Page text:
However, the main body of bloom 110a is protected from the heat so that only the fabric in the region of tips 113 is melted. This is because each trolley 202 acts as a heat sink, that is, a metal that has good heat conductivity. As a result, any heat which reaches the main body of bloom 110a is transferred to the heat sink, and therefore, does not melt the fabric petals except at their exposed tips 113. In reality, however, the main body of the bloom 110a will be heated to some degree, which may lead to fading of the colors thereof and perhaps minor shrinking of the material of the petals, thereby adding further to the realism of the simulation.

After being removed from the hot air, the dried bloom 110a is allowed to cool within its respective recess 204. Then, trolley 202 is cooled naturally or by additional cooling means, and bloom 110a is assembled with base 162 to form the finished dried flower.

Alternatively, bloom 110a can be assembled with base 162 prior to the heating operation.

Having described specific preferred embodiments of the invention with reference to the accompanying drawings, it will be appreciated that the present invention is not limited to those precise embodiments, and that various changes and modifications may be effected therein by one of ordinary skill in the art without departing from the scope or spirit of the invention as defined in the appended claims.

Patent Citations
Cited PatentFiling datePublication dateApplicantTitle
US1748636 *Feb 13, 1928Feb 25, 1930Cambridge Rubber CoArtificial flower and method of making same
US2879617 *Dec 14, 1954Mar 31, 1959Popeil Samuel JMethod for manufacturing artificial foliage, plant life, and similar shapes
US3634181 *Jul 5, 1968Jan 11, 1972Knox William WDecorative apparatus for artificial flowers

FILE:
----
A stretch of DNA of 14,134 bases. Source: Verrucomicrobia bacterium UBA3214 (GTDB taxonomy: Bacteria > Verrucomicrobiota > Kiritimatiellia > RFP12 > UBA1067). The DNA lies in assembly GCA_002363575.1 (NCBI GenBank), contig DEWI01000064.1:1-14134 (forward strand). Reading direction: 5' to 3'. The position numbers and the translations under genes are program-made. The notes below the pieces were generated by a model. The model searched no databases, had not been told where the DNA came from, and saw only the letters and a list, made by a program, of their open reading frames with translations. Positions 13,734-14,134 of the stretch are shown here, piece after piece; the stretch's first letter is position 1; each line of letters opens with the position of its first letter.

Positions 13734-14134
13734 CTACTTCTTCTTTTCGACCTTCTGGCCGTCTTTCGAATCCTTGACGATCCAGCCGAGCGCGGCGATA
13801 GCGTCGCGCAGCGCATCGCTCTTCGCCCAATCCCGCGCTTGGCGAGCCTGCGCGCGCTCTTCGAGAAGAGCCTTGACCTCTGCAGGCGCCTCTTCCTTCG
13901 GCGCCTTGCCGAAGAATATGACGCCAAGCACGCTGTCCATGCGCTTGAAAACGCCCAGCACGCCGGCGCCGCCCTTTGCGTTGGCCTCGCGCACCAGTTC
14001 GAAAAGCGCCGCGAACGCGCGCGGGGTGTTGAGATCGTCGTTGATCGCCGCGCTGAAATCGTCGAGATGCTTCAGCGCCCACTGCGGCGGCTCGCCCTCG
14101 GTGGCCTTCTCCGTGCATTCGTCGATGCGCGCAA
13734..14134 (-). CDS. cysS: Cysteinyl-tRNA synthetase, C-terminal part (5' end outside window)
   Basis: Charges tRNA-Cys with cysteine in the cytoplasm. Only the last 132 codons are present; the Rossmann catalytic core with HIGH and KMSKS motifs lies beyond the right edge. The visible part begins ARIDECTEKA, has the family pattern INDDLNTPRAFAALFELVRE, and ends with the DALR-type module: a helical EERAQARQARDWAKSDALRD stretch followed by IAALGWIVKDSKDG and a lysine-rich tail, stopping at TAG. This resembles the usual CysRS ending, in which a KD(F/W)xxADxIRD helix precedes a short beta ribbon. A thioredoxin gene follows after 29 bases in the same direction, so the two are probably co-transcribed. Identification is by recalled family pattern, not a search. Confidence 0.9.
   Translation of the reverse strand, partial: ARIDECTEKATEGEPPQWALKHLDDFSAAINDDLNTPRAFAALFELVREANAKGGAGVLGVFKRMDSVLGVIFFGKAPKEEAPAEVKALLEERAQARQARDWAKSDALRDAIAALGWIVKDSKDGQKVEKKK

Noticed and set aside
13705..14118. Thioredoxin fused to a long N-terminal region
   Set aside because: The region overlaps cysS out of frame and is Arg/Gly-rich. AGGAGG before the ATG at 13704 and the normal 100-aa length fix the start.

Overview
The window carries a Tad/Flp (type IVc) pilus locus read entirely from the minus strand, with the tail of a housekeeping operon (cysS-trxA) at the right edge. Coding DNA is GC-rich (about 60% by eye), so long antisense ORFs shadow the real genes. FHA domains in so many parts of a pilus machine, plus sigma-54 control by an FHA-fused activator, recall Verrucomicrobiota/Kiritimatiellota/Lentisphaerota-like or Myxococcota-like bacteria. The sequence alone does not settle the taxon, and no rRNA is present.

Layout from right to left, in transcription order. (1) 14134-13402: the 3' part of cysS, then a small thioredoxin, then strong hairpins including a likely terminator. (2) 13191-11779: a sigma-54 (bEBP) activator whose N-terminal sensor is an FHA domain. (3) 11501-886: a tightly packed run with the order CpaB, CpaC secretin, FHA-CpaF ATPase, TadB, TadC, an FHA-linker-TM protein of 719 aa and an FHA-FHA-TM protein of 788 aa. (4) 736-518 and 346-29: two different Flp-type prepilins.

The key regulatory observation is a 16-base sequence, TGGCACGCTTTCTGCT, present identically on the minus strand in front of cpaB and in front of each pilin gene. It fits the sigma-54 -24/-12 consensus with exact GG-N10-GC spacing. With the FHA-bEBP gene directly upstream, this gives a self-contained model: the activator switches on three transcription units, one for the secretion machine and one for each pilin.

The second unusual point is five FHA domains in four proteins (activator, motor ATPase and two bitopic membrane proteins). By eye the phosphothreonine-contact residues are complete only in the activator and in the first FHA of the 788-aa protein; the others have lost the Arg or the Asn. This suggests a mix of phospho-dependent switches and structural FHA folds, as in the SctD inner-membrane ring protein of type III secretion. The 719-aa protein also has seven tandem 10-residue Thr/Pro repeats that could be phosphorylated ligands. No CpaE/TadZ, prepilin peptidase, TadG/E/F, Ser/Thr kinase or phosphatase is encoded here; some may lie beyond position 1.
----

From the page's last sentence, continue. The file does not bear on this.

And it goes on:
US4293997 *Nov 14, 1979Oct 13, 1981Lee Bobby LMethod for manufacture of artificial flowers
US4324821 *Dec 30, 1980Apr 13, 1982Heineman Iii SamuelArtificial flower and method for making the same
US4708892 *Oct 27, 1986Nov 24, 1987Young Elaine LArtificial flower
US4708893 *May 21, 1986Nov 24, 1987Little John DRotating, folding, sealing ribbon
US4767650 *Aug 3, 1987Aug 30, 1988John Douglas LittleFabric roses and method for the production thereof
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JPS5367593A * Title not available
Non-Patent Citations
Reference
1Page 141 of the Japanese Book "Miyuki Art Flower" (1988).
2 *Page 141 of the Japanese Book Miyuki Art Flower (1988).
3 *Philippine Copyright Registration No. G987 with photographs, Jun. 8, 1990.
Referenced by
Citing PatentFiling datePublication dateApplicantTitle
US5240526 *Feb 5, 1992Aug 31, 1993United Chinese Plastics Products Co., Ltd.Artificial flower
US5545274 *Apr 29, 1994Aug 13, 1996Rosenthal; SusannahArtificial flower making apparatus, method of making the same and artificial flower made thereby
Classifications
U.S. Classification428/26, 156/61
International ClassificationA41G1/00
Cooperative ClassificationA41G1/00
European ClassificationA41G1/00
Legal Events
DateCodeEventDescription
Sep 23, 2003FPAYFee payment
Year of fee payment: 12
Mar 7, 2000FPAYFee payment
Year of fee payment: 8
Mar 7, 2000SULPSurcharge for late payment
Nov 23, 1999REMIMaintenance fee reminder mailed
Aug 23, 1995FPAYFee payment
Year of fee payment: 4
Jul 31, 1990ASAssignment
Owner name: UNITED CHINESE PLASTICS PRODUCTS CO., LTD., BLK C,
Free format text: ASSIGNMENT OF ASSIGNORS INTEREST.;ASSIGNOR:KOO, GEORGE Y.S.;REEL/FRAME:005391/0856
Effective date: 19900723